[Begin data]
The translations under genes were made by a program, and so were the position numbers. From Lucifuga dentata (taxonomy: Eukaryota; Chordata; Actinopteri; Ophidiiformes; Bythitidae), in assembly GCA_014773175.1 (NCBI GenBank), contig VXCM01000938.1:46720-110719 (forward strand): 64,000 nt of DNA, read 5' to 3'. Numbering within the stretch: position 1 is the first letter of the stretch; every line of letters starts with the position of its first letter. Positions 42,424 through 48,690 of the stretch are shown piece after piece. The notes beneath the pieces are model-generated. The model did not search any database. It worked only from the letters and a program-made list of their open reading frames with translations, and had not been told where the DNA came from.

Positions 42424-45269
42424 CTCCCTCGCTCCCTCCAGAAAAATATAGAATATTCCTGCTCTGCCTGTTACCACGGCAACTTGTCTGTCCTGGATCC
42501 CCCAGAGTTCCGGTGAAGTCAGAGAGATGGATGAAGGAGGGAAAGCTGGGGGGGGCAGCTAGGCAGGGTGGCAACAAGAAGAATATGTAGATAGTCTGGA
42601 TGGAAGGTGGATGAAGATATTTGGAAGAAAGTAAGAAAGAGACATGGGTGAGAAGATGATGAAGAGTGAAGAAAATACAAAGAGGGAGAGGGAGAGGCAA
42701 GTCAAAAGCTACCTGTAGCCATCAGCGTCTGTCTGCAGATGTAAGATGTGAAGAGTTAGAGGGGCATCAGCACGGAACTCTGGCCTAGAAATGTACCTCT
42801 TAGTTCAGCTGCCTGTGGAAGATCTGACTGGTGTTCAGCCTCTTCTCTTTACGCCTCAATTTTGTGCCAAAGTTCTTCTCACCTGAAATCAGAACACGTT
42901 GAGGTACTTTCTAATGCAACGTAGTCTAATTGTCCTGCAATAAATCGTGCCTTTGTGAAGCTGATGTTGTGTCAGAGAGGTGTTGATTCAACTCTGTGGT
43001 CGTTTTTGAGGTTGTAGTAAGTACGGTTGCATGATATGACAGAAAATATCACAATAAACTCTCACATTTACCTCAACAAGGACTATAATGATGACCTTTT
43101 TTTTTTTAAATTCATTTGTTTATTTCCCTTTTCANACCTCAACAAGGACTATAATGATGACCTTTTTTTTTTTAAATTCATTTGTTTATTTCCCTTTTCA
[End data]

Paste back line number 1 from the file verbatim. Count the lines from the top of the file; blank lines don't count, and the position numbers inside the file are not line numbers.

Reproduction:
The translations under genes were made by a program, and so were the position numbers. From Lucifuga dentata (taxonomy: Eukaryota; Chordata; Actinopteri; Ophidiiformes; Bythitidae), in assembly GCA_014773175.1 (NCBI GenBank), contig VXCM01000938.1:46720-110719 (forward strand): 64,000 nt of DNA, read 5' to 3'. Numbering within the stretch: position 1 is the first letter of the stretch; every line of letters starts with the position of its first letter. Positions 42,424 through 48,690 of the stretch are shown piece after piece. The notes beneath the pieces are model-generated. The model did not search any database. It worked only from the letters and a program-made list of their open reading frames with translations, and had not been told where the DNA came from.